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Developer Threatens Sale Of Prime Brooklyn Property To Last-Mile User If Rezoning Is Denied

A rendering of Two Trees' planned development in Williamsburg.

A New York developer says it will pull the pin on its planned massive mixed-use development in Brooklyn if its hoped-for rezoning is blocked, saying there has been significant interest from buyers who want the land for a big logistics facility.

Two Trees Management is planning to build a major mixed-use development on 3.5 acres on the Williamsburg waterfront that will feature more than 1,000 residential units and wants the location rezoned to make it a reality. 

“There’s this perception out there that if our plan doesn’t work, we’ll stick around and hold onto it and produce something different,” Two Trees spokesperson David Lombino told The Real Deal. “I think that’s a fiction.”

There has been major pushback from a group called Sustainable Williamsburg, which is worried that kind of building would put too much pressure on local public transport and accelerate gentrification, TRD reports.

A representative from the group told TRD the suggestion the company would sell is an empty threat, but Lombino denied that was the case. He said the company's “phone has been ringing regularly” from developers who want the site for last-mile development.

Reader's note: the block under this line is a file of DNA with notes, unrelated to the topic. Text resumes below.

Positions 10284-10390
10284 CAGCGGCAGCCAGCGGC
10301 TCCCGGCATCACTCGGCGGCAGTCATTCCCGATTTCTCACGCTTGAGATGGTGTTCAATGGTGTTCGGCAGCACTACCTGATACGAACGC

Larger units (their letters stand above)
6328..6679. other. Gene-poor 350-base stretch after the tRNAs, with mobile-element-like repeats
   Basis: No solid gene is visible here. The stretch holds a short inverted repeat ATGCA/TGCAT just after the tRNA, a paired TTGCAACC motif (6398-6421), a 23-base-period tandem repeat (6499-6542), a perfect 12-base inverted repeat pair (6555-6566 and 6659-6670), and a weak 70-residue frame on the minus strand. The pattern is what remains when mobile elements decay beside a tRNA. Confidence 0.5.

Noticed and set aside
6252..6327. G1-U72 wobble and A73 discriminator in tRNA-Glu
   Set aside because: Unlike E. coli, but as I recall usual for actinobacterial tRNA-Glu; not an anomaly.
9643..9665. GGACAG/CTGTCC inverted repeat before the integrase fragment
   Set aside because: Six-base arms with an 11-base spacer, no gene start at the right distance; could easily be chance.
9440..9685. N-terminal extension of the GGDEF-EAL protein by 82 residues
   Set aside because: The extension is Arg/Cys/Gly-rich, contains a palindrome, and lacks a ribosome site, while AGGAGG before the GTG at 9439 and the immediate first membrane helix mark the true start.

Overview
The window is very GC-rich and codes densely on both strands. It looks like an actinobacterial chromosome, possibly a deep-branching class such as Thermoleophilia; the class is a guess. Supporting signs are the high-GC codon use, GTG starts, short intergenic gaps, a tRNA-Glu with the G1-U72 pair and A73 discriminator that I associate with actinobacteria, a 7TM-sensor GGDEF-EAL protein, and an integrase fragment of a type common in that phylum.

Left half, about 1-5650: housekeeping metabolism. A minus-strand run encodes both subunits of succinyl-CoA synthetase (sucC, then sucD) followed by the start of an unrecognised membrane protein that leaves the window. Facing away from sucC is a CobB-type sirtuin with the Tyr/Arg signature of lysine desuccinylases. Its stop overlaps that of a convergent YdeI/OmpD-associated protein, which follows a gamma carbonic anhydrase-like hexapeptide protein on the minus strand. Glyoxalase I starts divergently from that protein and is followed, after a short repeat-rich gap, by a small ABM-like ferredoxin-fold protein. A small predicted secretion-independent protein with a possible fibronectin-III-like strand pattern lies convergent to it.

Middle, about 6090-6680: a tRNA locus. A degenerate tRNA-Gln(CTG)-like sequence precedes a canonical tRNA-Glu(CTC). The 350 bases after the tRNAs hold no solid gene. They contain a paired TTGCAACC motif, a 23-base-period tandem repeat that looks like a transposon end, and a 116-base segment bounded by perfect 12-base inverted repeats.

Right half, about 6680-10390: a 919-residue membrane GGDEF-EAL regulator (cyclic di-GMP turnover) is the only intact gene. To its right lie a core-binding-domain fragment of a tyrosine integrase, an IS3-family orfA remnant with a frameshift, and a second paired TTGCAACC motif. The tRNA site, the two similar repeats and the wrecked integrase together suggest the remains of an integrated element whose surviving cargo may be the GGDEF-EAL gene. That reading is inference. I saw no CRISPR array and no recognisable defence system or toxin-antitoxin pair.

The dispute is just one of many that have erupted in the past few years over zoning issues. In SoHo and NoHo, the city’s plan to run the first rezoning in 50 years was met with major opposition. A lawsuit aiming to halt it was filed by local opponents who argued that the city should not be allowed to move forward without holding in-person meetings. However, the City Planning Commission last month certified the application to rezone, meaning the public review process can continue.

Rezoning plans for Gowanus were held up by lawsuits, but a judge ruled in April the proposal could move forward. Last year, the developers of Industry City pulled the plug on plans to rezone in the face of community and political opposition. Proponents of rezoning argue it is a vital tool to increase housing in the city, which will bring down the overall cost amid an affordability crisis.

However, land use experts have told Bisnow the city's land use processes need to be overhauled to pay greater attention to their impact on certain communities.

All the while, last-mile delivery hubs, on the waterfront in Brooklyn in particular, have proliferated, bringing thousands of blue-collar jobs and heavy vehicular traffic to the area.